The traditional definition of a nuclear family is a family unit that includes two married parents of opposite genders and their biological or adopted children living in the same residence. However, the term "nuclear family" can mean several things in today's society. Understanding the classic roles in this type of family and how it is defined can help you understand the relationships in your own family, whether it's nuclear or not.
History of the Nuclear Family
According to YourDictionary, a nuclear family is made up of parents and their children living in the same household. According to the Institute for Family Studies, the nuclear family was first seen in the 13th century in England. Couples were marrying later on in life, and in many circumstances, their parents had already passed away creating an opportunity for a new couple to form their own household. This also decreased the number of children that each couple had and higher values were placed on childhood education and parental-child connectedness.
Why the Nuclear Family Gained Popularity
According to the Institute for Family Studies, the nuclear family allowed for more flexibility in terms of career moves, which impacted a familial shift in America during the Industrial Revolution and made way for the middle class to form. At that time, industrial economic booms and rising wages made it possible for young parents to afford their own homes without living with extended family members. Better healthcare bolstered the nuclear family, as elderly members became more self-sufficient and independent for decades after their children were grown.
Modern Nuclear Family
According to YourDictionary, today the nuclear family includes two parents and their child or children living under one roof. This not only includes biological children, but adopted little ones as well. Nuclear families have evolved over time, and the outdated concept of a nuclear family only including parents of opposite sexes is no longer seen as the norm. Today a nuclear family includes parents who identity as LGBTQIA. This means that parents in a nuclear family may or may not be legally married, but have chosen to raise a child or children together.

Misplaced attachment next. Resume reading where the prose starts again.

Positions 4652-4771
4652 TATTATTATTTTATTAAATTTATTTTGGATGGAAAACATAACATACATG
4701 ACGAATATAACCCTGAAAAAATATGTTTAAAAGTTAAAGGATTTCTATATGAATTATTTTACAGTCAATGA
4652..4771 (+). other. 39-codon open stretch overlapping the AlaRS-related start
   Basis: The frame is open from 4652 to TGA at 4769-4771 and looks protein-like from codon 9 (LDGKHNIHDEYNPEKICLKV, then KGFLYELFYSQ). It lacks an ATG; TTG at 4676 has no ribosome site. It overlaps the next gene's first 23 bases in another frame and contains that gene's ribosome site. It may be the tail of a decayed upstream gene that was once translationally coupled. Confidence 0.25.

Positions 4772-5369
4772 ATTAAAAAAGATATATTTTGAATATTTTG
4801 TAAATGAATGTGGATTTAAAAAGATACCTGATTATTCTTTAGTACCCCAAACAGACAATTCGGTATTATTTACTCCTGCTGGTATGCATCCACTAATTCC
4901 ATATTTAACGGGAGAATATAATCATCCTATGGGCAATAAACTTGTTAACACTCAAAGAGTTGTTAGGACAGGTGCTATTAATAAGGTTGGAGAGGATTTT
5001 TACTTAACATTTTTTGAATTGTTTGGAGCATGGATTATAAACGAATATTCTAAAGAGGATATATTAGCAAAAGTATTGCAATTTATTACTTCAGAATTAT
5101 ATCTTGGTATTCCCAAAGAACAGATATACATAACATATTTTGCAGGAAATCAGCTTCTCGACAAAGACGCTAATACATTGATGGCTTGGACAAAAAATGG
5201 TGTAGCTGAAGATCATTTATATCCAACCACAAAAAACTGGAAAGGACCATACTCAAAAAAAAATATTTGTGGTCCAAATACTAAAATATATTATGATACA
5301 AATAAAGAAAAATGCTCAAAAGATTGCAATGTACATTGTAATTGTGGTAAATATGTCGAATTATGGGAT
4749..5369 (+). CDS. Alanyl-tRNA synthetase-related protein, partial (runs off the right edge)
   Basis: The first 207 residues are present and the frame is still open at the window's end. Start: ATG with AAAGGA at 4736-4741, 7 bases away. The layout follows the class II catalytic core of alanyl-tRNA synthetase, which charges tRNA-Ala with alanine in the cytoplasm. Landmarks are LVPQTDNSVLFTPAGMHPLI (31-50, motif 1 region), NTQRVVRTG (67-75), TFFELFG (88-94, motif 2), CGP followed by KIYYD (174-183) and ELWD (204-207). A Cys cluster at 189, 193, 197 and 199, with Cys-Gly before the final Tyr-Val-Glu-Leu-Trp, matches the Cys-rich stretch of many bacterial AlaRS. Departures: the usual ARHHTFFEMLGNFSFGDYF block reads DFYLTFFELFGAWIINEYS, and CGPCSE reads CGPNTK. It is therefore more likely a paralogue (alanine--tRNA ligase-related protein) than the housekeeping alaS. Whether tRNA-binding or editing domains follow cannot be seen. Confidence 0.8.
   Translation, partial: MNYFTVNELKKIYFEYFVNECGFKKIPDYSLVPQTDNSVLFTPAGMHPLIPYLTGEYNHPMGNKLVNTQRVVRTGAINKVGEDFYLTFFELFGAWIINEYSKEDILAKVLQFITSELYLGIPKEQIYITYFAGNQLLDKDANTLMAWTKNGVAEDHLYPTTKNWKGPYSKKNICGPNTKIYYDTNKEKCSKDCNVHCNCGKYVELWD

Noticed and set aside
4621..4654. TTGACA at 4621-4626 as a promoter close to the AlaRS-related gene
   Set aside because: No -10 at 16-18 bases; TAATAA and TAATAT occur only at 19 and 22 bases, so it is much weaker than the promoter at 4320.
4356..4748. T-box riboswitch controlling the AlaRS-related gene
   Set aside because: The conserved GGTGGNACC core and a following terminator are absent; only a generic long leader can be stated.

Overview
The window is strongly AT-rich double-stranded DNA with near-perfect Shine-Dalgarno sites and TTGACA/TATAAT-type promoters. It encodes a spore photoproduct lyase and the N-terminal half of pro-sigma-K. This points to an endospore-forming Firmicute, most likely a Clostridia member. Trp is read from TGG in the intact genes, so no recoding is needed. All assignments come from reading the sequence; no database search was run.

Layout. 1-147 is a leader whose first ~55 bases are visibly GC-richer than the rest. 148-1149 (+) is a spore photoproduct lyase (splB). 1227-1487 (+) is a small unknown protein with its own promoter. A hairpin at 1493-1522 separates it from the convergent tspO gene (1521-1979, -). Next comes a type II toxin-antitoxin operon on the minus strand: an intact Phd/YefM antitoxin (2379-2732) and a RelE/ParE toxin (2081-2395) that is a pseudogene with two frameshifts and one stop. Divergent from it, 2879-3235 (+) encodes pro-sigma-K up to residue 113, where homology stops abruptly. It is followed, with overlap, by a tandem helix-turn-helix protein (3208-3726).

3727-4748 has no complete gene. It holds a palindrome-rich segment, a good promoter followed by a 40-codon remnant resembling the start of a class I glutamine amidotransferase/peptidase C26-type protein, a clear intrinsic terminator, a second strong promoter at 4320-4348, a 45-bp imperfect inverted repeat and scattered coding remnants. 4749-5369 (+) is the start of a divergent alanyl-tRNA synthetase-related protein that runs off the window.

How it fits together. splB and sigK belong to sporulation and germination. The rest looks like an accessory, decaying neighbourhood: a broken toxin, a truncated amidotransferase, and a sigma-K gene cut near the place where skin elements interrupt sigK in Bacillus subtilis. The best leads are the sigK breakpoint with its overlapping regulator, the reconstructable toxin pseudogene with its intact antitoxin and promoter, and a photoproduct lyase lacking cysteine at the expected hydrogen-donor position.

Characteristics of a Nuclear Family
Nuclear families consist of parents and a child or children all living together. Ideally within a nuclear family there are shared values, responsibilities, unconditional love, healthy attachment patterns, and an environment that supports growth and learning.
Who Is Part of a Nuclear Family?
A nuclear family, also called a conjugal, elementary, or traditional family, typically consists of two married or committed parents and their biological or adopted children all living in the same residence and sharing the values, duties, and responsibilities of the family unit. There can be any number of children in the family, and one or both parents may work outside the home. Within a nuclear family there can be:
- A mother and father
- Parents who may identify as LGBTQIA
- Biological or adopted children
- Legally married parents or parents who aren't married, but are committed to each other and their family
Understanding the Nuclear Family
Families are all unique and regardless if they are considered nuclear, the most important value one can have is love. How each family encourages family values and connections varies, and there is no right or wrong family style.
Pros and Cons of the Nuclear Family
Each family type will have pros and cons. A family adapts according to its size and needs, and just because a family may be defined as nuclear does not mean there aren't strong bonds with extended family members. The reverse is also true in that just because one may live with extended family does not guarantee stronger bonds with each other. How each family encourages family values and connections varies, and there is no right or wrong family style.
Changing Definition of Nuclear Families
The definition of the nuclear family is changing to better reflect the current, more inclusive societal shifts that have occurred. While the traditional definition of a nuclear family may have only included two parents of opposite sexes, today's definition includes parents who identify as LGBTQIA who have biological or adopted children. This shift in meaning creates an opportunity for outdated definitions to make way for more inclusive familial terms.